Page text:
This Review of Venice, Italy, offers a comprehensive assessment of the city-region’s
economy and the extent to which its land use, labour market and environmental policies
embrace a metropolitan vision. A new understanding of the provinces of Padua, Treviso
and Venice as an interconnected city-region of 2.6 million people guides this study.
Venice ranks as among the most dynamic and productive city-regions in the OECD, with
high employment levels and growth rates. Though it has thrived on a model of small
firms and industrial clusters, it is undergoing a deep economic transformation. Venice
confronts growing environmental challenges as a result of rising traffic congestion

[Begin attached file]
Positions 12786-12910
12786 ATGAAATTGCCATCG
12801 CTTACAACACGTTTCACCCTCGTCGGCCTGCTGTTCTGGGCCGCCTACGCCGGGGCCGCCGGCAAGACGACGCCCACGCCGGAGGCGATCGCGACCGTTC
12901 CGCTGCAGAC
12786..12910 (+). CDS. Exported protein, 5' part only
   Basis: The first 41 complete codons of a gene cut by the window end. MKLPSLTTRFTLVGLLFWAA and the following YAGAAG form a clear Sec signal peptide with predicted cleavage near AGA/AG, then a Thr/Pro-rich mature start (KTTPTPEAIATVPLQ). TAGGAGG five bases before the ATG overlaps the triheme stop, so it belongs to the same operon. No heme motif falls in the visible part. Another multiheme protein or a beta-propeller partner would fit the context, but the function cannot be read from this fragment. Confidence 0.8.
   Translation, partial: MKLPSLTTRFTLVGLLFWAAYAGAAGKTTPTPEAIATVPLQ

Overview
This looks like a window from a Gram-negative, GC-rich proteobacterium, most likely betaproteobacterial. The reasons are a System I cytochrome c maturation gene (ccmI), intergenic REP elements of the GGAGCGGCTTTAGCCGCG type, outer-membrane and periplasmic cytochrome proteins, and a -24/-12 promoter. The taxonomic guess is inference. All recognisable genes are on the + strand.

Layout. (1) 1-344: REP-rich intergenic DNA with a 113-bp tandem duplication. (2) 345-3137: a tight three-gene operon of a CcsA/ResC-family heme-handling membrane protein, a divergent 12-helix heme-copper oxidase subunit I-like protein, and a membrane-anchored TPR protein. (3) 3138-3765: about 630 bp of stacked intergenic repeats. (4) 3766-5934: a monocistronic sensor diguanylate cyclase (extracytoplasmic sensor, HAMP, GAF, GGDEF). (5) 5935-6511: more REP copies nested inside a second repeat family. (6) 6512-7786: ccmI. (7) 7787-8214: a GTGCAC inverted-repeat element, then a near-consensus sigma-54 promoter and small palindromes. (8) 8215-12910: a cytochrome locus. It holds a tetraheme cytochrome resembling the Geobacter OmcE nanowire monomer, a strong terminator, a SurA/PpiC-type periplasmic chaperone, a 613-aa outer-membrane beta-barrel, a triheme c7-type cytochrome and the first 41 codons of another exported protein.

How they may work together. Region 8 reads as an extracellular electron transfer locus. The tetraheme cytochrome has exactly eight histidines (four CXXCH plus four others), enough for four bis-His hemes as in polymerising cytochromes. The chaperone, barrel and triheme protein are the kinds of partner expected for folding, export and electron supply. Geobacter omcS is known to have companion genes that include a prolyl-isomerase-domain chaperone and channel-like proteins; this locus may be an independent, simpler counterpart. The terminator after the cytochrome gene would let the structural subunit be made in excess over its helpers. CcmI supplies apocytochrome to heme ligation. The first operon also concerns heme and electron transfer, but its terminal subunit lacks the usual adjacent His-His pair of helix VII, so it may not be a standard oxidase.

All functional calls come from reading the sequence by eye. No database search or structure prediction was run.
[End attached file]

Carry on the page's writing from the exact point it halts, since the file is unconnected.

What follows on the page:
and costly infrastructure pressures, exacerbated by sprawl. Demographics are also
changing, due to ageing inhabitants, immigrant settlement and the rapid depopulation
of the historic city of Venice. This report offers a comparative analysis of these
issues, utilising the OECD’s metropolitan database to benchmark productivity and growth.
It draws on regional economics, urban planning, transportation studies and hydrology
to throw light on the changes within the city-region. In light of planned inter-city
rail extensions, the Review calls for programmes to increase economic synergies between
Venice and its neighbours. It evaluates key tools for promoting economic growth and
metropolitan governance and proposes enhanced co-ordination of land use policies,
additional business development services for small and medium-sized businesses, and
the enlargement of university-linked innovation. Given frequent flooding, the report
appraises the quality of metropolitan water governance and Venice’s potential to become
a powerful reference for climate change adaptation.